That's based on the five decades the survey has been taken by freshmen around the country.
"This year's incoming first-year student or freshman is somebody who is much more politically active," said Kevin Eagan, the lead author of the report.
Findings show that 40 percent of incoming freshmen said they want to become community leaders, while 60 percent say they are very likely to vote during their college careers.
"If those students end up following through on those intentions, they could end up having an important influence in the upcoming election cycle," Eagan said.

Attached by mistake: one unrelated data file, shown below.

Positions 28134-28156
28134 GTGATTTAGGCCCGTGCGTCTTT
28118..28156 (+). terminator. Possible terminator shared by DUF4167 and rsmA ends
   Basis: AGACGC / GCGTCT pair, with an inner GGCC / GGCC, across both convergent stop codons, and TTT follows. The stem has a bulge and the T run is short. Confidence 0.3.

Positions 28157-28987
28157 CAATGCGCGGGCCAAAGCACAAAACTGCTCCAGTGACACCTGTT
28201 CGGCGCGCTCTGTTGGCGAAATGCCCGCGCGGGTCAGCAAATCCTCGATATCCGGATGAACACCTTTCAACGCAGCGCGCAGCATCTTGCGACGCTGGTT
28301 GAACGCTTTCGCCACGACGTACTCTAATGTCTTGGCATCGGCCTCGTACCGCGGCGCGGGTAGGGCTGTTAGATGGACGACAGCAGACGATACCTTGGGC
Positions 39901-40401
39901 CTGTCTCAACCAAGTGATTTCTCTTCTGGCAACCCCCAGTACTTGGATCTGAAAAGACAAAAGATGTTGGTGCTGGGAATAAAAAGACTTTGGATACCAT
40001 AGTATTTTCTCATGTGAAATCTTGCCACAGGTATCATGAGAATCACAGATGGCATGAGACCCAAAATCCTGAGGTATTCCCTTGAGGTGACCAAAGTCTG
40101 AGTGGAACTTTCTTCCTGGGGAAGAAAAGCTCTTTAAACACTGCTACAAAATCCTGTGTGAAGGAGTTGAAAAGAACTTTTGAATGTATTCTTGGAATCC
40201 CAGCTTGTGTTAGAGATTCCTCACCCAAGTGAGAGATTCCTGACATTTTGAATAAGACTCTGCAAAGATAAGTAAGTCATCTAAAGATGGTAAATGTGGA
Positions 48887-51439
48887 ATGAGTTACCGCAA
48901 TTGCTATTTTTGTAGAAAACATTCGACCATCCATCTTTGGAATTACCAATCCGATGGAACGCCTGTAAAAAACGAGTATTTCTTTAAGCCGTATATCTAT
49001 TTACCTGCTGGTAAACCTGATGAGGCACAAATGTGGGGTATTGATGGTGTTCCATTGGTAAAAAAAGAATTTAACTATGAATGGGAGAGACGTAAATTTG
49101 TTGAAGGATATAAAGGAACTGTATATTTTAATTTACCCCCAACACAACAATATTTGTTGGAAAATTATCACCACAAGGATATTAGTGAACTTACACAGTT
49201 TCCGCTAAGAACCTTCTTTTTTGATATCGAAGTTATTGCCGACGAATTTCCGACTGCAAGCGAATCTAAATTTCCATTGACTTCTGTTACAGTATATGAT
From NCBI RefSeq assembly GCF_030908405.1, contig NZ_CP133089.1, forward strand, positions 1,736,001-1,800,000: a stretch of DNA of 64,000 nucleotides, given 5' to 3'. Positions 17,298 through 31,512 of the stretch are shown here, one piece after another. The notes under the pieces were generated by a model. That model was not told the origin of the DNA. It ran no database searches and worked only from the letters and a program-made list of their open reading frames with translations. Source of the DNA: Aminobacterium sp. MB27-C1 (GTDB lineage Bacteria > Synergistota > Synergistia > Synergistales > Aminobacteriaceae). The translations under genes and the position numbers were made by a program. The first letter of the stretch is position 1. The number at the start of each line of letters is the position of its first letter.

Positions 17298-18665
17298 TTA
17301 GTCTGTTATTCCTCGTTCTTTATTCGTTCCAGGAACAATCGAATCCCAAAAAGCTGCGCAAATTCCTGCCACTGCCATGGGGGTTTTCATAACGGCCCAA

Since young adults make up 32 percent of California’s population, they could have a major impact on election results. That'd be a shift from the state's 2014 general election when just 8 percent of 18 to 24-year-olds voted.
The survey also found that more students are moving to the left politically. About 35 percent of incoming freshman identified themselves as "liberal" or "far left" — the highest level since 1973.
On the right, numbers are on the decline, with 27 percent of students saying they are "conservative" or "far right."
To come up with their findings, the researchers surveyed 141,189 first-time students entering 199 four-year colleges and universities in the United States in fall 2015.